Saturday, September 19, 2015

Julia and Fred, who need no introduction

If you are under thirty, if arugula and microwave ovens have always been a fixture of your kitchen, then you may know Julia only as Meryl Streep's character in Nora Ephron's final romantic comedy.  If you are of that younger generation, then you will not think of Julia Childs the way I do.

I am old enough to remember my mom watching "The French Chef" while it was still in production, but I was too young at that age to appreciate Julia's cultural importance.  She popularized French cuisine in America during the 1960s.  She was the culinary educator who became a ‘celebrity chef’ years before Food Network started grinding them out like little sausages. 

While not my earliest memory of Julia, my most distinct impression of her is from touring her model kitchen in the basement of the Smithsonian Museum of American History.  There, among other things, visitors can watch of a video of Julia Child making mashed potatoes for six, with the addition of thirty cloves of garlic.  THIRTY CLOVES.  One concludes that Americans had a different sense of taste of smell in the 1960s, perhaps dulled by the widespread use of alcohol and tobacco.  Back in the 60’s, Julia was an unassailable queen of the kitchen, and one simply would not question her enthusiasm for garlic.  If you are of that generation, then you will also not think of Julia exactly as I do.  She has divided our generations that way.

My earliest specific memory of Julia Childs was her guest appearance on Mr. Rogers.  It must have been part of some sort of PBS early cross-marketing effort.  I imagine Fred Rogers made a guest appearance on her show later in the week, and maybe they both showed up on Thursday night as panelists on Washington Week in Review.  Anyway, Julia prepared a pasta dish for Fred in March 1974.  I remember my mother copying every ingredient with rapt attention while Julia prepared it, which was unusual because my mother did not often watch Mr. Rogers with us.  The ingredients were these:  spaghetti, black olives, swiss cheese, pimentos, walnuts, green onions, tuna, black pepper and parsley, all dressed in generous amounts of olive oil.  The recipe became a family favorite and as my sister and I grew older, we also learned to prepare it.  The name Julia gave that dish is interesting:  Marco Polo spaghetti.  I’m not sure where Mr. Polo was able to source Swiss cheese or canned tuna while he schlepped across the Steppes of Mongolia.  Maybe his people made it for him when he got back to Italy.  Whatever you call it, it was a tasty dish. I recall from my youth scraping bits of oil soaked parsley and cheese off the bottom of the bowl with my finger after the pasta was finished.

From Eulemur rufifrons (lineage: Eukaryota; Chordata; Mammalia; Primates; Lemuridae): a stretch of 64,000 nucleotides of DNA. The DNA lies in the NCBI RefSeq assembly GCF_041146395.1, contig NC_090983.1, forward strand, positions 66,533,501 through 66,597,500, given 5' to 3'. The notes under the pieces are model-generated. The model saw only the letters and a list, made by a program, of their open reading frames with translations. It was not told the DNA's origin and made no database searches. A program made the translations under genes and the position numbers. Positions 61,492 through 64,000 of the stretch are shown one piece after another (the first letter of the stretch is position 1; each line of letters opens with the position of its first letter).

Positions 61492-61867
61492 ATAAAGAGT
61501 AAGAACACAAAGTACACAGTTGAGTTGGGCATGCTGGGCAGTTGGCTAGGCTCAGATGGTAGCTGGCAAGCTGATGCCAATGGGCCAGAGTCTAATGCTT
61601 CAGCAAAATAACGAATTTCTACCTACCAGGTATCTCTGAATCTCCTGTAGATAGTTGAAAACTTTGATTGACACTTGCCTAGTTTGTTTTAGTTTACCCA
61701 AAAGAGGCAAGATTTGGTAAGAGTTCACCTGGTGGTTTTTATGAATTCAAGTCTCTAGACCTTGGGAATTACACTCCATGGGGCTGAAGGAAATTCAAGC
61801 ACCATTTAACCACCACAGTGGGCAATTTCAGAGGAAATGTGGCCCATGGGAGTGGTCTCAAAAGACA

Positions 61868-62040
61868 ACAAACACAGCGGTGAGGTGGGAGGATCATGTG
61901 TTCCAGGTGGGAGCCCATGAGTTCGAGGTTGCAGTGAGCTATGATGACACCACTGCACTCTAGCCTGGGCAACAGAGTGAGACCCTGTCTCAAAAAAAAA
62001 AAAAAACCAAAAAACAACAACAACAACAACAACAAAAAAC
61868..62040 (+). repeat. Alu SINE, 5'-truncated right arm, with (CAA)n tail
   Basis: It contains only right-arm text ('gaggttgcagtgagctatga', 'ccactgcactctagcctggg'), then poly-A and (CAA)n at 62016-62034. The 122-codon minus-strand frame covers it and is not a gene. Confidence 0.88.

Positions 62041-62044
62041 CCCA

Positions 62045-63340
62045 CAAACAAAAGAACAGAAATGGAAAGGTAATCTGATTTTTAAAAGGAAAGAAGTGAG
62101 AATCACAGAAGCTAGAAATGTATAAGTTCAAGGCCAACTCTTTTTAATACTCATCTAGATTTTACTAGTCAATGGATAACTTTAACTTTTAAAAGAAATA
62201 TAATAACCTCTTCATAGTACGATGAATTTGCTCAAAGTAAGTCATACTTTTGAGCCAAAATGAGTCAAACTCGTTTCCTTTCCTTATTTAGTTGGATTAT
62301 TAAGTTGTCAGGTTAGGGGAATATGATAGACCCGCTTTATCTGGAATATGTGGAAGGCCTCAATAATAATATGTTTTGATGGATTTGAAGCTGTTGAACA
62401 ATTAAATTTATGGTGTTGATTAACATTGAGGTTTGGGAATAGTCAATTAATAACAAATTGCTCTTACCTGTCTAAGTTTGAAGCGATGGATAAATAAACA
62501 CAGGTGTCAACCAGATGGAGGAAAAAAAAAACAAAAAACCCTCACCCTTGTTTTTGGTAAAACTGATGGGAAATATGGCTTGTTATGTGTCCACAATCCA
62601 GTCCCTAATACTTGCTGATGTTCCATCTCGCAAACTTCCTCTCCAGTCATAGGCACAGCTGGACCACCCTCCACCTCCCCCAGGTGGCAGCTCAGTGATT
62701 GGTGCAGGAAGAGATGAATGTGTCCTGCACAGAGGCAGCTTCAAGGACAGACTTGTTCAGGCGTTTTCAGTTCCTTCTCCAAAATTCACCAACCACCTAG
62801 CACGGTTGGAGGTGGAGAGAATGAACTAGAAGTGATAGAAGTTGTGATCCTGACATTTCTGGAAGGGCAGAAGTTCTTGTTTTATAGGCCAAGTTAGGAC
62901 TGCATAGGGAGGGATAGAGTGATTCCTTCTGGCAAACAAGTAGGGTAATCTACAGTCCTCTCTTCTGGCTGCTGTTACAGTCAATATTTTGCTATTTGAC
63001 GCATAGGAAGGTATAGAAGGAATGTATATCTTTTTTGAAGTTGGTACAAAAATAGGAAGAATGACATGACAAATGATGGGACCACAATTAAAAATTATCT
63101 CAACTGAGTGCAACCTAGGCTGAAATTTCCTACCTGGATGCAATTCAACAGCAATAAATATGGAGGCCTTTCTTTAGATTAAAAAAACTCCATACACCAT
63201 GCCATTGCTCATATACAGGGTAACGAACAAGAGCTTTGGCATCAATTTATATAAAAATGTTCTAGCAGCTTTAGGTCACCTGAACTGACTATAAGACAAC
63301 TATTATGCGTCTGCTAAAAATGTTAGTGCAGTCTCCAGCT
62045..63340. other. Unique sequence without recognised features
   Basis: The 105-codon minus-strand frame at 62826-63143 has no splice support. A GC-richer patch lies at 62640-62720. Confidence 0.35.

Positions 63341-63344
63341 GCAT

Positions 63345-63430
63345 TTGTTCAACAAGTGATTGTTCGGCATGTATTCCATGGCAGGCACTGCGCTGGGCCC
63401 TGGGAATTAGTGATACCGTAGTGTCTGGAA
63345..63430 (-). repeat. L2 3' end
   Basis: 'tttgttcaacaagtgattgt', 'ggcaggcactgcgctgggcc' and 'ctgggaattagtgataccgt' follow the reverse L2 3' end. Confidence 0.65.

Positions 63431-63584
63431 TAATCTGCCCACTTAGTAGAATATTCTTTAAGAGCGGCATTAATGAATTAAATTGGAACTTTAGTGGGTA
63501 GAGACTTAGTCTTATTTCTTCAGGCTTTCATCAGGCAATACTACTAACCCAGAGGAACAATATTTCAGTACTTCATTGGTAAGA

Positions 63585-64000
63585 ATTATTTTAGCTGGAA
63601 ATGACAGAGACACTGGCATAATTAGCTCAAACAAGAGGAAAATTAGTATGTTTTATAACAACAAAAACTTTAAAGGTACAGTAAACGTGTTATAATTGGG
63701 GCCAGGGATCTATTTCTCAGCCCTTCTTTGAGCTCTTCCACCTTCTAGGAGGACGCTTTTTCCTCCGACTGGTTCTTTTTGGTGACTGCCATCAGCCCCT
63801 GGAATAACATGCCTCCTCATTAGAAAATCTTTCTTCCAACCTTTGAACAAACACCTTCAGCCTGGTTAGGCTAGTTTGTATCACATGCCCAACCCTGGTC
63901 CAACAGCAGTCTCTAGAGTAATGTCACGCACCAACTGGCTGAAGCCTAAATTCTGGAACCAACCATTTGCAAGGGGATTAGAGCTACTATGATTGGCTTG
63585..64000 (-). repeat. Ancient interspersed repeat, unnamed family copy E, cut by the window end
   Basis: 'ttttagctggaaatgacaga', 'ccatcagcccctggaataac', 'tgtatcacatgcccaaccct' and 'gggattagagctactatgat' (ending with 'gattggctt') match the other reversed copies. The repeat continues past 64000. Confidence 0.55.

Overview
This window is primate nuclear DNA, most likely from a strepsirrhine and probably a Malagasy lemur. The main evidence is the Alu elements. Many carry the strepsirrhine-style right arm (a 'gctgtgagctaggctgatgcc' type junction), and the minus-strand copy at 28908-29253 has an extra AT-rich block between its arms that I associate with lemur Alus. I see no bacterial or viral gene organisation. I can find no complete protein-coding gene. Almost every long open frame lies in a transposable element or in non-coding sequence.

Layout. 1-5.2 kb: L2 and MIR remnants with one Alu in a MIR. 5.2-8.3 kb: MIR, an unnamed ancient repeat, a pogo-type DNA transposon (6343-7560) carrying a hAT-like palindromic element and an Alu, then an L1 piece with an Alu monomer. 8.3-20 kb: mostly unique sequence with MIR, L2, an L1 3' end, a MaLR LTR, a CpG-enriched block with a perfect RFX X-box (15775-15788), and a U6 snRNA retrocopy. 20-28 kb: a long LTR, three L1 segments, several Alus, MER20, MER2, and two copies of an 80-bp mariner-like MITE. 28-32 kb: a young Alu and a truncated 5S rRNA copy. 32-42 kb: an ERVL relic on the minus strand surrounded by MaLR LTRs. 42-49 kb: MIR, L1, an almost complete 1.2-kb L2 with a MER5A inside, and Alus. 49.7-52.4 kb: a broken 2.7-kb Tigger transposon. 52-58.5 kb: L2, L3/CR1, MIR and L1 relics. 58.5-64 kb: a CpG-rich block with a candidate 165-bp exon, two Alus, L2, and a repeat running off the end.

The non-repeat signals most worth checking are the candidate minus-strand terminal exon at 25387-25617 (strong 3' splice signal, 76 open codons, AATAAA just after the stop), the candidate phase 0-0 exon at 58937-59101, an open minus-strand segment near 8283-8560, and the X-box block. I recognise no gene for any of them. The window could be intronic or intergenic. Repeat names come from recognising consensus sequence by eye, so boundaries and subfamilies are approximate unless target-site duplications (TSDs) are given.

This will not be a blog where I attempt to recreate every recipe from “Mastering the Art of French Cooking”  That ground was already covered by Blogging pioneer Julie Powell (More about Ms Powell in another post, and also continuing the theme of generational divide)  Maybe instead I can cook all of the foods in Mr Rogers recipe cannon, a stunt that would not attract as much attention as Julie Powell's.  Another Mr. Rogers episode (non-food) which sticks in my mind was the one where he tried blowing glass, and ended up accidentally smashing an expensive piece.  From that, I think Rogers would have been kind of train wreck in the kitchen.  Let him be remembered for feeding the goldfish.
Inspired by Julia (after conceiving this posted essay)
I made garlic mashed potatoes.  
Inspired by Fred (perhaps only subconsciously) 
we completed a glassblowing class a few years ago.

Inspired by Julia (after conceiving this posted essay)  I made garlic mashed potatoes.  I did not follow Julia's recipe, instead replacing Russet potatoes with Kennebec potatoes. These were in season my local CSA, and thin skinned so they do not require peeling (a time saver).  I don't cut them very small before cooking, perhaps only halves (another time saver, but may affect consistency)

I did not make a bechamel sauce, per Julia's recipe, but added smaller amounts of milk and butter at the end (saves time and reduces calories, but may not be as richly flavorful).
I used one clove of garlic, chopped raw.  This saved time, but I would not do it this way again (I don't usually add garlic at all to my potatoes, so this was new to me).  It would be better to roast the garlic, or blanch then saute (per Julia's recipe) as cooking softens the garlic and brings out the sweetness.  I always use a wood handled potato masher, kind of similar to this one.  The potato masher is faster than using a fork, and easier to clean than a potato ricer, though each method will result in a slightly different texture.

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